Australian Prime Minister Howard plans to force new citizens to pass an English-language test and questions on Australian values

Howard says citizenship law needed as parts of Australia ‘tribalised’ – 12 Dec 2006 – World News

CANBERRA – Australian Prime Minister John Howard on Tuesday defended plans to force new citizens to pass an English-language test and questions on Australian values such as “mateship”, saying pockets of the country had become tribalised.

Some government lawmakers oppose the test, while the opposition Australian Greens accuse Howard of sowing political divisions ahead of national elections due in late 2007.

Howard said the English test would not be a return to the kind of tests used until the 1950s that excluded mainly-Asian migrants under the “White Australia” policy.

Howard’s conservative government this week officially unveiled the new citizenship tests and lifted to four years from three the wait for immigrants to become an Australian.

But he denied any racist overtones in the new policy, first flagged in September.

“I think it is eminently reasonable to say to people four years on: ‘you want to become an Australian citizen, we ask you have a working knowledge of English and you answer a couple of questions about the nature of the country that you are embracing’,” Howard told Australian Broadcasting Corp radio.

The test will require citizenship hopefuls to answer 30 random questions ranging over Australia’s constitution, the history of indigenous and white settlement, sporting traditions, and national values such as “mateship” and “having a go”.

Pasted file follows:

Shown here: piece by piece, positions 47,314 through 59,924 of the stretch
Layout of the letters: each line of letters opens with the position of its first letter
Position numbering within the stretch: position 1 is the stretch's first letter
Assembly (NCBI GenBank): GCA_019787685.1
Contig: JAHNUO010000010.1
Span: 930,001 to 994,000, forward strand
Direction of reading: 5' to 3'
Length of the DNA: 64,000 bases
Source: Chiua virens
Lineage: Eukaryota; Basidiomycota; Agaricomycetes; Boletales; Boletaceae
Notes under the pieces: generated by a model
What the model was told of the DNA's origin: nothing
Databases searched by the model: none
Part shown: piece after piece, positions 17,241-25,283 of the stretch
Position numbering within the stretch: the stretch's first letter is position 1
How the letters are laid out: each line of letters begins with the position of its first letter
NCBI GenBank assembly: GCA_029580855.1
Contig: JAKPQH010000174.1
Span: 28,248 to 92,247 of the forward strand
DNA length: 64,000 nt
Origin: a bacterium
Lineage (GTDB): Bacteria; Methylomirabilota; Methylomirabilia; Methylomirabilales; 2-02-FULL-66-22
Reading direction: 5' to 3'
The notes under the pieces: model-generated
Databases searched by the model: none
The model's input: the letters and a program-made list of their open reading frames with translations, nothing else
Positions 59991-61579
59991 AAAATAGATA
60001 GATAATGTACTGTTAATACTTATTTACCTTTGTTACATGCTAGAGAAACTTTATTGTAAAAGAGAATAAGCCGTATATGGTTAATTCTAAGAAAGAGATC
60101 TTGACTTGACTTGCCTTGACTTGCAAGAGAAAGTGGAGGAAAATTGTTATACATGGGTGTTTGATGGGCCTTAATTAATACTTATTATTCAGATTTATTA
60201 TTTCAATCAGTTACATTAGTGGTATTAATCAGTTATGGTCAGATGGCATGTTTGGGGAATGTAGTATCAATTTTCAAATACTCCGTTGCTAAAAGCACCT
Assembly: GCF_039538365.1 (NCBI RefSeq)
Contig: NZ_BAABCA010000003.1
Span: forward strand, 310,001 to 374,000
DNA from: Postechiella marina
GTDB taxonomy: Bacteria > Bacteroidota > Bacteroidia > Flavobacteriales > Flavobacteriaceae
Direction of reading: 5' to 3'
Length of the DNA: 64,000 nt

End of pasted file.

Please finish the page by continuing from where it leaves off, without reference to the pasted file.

“We need to emphasise the uniting things, the things that bind us together, the common values we have, whether we are of an Anglo-Celtic background or of a Chinese background or an Italian background,” Howard said.

Australia is a nation of immigrants, with nearly one in four of the country’s 20 million people born overseas. Almost six million people have settled in the country since 1945 and Australia plans to accept about 144,000 new immigrants in 2006-07.

But the government is concerned the rapid transformation could fuel tensions and is determined to make sure new arrivals leave divisive national, religious and ethnic allegiances behind.

Race riots between young Muslims and mainly-white surfers flared in Sydney’s southern beach suburbs in December 2005.

Howard said some ethnic minorities in Australia had become tribalised and he was concerned by policies of “zealous multiculturalism” followed by past governments.

“If it means that you emphasise diversity rather than unity, then I do have a problem with it,” he said.

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